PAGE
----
Facility: Under the Secondary Market Corporate Credit Facility (“Facility”), the Federal Reserve Bank of New York (“Reserve Bank”) will lend, on a recourse basis, to a special purpose vehicle (“SPV”) that will purchase in the secondary market corporate debt issued by eligible issuers. The SPV will purchase in the secondary market (i) eligible individual corporate bonds; (ii) eligible corporate bond portfolios in the form of exchange-traded funds (“ETFs”); and (iii) eligible corporate bond portfolios that track a broad market index. TheReserve Bank will be secured by all the assets of the SPV. The Department of the Treasury will make a $75 billion equity investment in the SPV to support both the Facility and the Primary Market Corporate Credit Facility (“PMCCF”). The initial allocation of the equity will be $50 billion toward the PMCCF and $25 billion toward the Facility. The combined size of the Facility and the PMCCF will be up to $750 billion.

Eligible Assets:

Eligible Individual Corporate Bonds. The Facility may purchase individual corporate bonds that, at the time of purchase by the Facility: (i) were issued by an eligible issuer; (ii) have a remaining maturity of 5 years or less; and (iii) were sold to the Facility by an eligible seller.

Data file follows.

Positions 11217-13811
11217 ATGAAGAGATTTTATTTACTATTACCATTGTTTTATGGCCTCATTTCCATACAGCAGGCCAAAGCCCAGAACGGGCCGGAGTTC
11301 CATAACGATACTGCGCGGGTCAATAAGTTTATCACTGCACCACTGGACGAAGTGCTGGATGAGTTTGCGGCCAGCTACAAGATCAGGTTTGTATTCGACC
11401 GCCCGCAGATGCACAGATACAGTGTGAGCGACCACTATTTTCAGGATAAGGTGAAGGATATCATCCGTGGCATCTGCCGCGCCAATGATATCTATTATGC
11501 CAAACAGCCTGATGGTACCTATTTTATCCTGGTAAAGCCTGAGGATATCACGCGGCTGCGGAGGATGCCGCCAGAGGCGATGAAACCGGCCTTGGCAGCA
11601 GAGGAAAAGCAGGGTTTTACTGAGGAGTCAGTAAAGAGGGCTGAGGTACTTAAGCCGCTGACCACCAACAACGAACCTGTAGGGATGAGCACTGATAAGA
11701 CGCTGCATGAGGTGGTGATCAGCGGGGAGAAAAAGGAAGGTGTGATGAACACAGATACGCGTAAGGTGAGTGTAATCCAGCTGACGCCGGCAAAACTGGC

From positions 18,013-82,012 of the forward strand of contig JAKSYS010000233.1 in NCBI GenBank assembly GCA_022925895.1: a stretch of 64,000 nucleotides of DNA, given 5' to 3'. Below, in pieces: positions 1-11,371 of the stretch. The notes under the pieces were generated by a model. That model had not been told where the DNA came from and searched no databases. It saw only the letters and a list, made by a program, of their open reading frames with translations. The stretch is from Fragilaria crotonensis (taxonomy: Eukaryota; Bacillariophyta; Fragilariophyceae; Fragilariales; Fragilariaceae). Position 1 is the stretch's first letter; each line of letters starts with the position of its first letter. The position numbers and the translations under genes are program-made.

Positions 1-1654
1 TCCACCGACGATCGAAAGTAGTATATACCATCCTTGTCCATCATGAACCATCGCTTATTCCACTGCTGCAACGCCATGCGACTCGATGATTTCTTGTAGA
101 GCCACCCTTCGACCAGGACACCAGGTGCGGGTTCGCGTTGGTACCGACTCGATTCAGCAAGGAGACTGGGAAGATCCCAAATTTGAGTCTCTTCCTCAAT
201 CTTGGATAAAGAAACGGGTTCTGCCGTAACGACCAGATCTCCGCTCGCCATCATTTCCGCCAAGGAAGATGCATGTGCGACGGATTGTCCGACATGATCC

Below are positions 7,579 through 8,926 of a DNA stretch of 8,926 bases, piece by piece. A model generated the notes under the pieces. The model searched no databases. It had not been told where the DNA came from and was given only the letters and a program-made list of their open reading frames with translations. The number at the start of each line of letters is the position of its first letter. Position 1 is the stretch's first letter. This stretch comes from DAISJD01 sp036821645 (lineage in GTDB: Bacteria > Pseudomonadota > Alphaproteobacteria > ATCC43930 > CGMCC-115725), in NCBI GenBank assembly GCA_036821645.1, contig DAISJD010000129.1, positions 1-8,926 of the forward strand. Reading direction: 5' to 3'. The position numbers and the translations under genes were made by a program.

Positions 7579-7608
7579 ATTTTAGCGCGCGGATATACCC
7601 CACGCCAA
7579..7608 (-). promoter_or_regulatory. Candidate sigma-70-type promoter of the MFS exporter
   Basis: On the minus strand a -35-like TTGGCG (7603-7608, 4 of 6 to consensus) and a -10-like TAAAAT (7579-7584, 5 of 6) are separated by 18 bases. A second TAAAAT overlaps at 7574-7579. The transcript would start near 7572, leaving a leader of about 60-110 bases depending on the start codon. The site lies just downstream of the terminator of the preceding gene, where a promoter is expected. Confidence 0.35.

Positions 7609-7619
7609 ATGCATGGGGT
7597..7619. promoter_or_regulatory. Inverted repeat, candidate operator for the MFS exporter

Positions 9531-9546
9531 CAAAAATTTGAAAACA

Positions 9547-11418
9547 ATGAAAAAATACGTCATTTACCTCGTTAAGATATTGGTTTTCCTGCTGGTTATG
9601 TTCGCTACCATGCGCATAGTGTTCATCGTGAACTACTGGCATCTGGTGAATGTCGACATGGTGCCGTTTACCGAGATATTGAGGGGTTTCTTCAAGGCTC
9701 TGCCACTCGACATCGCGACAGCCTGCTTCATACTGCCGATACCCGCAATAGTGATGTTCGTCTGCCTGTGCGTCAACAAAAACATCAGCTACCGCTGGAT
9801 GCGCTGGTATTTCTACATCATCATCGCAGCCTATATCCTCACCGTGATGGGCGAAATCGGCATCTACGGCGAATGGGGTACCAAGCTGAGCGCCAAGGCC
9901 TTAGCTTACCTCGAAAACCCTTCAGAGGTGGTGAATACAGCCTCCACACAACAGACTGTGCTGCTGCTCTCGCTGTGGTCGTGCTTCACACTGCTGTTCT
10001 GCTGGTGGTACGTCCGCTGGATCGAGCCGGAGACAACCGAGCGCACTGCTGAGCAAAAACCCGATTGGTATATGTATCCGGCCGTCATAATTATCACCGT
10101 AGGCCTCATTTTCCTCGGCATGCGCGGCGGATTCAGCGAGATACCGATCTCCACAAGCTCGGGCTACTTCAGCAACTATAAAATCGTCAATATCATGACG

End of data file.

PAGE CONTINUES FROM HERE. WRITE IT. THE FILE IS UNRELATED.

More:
Eligible ETFs. The Facility may purchase U.S.-listed ETFs whose investment objective is to provide broad exposure to the market for U.S. corporate bonds. The preponderance of ETF holdings will be of ETFs whose primary investment objective is exposure to U.S. investment-grade corporate bonds, and the remainder will be in ETFs whose primary investment objective is exposure to U.S. high-yield corporate bonds.

Eligible Broad Market Index Bonds. The Facility may purchase individual corporate bonds to create a corporate bond portfolio that is based on a broad, diversified market index of U.S. corporate bonds. Eligible broad market index bonds are bonds that, at the time of purchase, (i) are issued by an issuer that is created or organized in the United States or under the laws of the United States; (ii) are issued by an issuer that meets the rating requirements for eligible individual corporate bonds; (iii) are issued by an issuer that is not an insured depository institution, depository institution holding company, or subsidiary of a depository institution holding company, as such terms are defined in the Dodd-Frank Act; and (iv) have a remaining maturity of 5 years or less.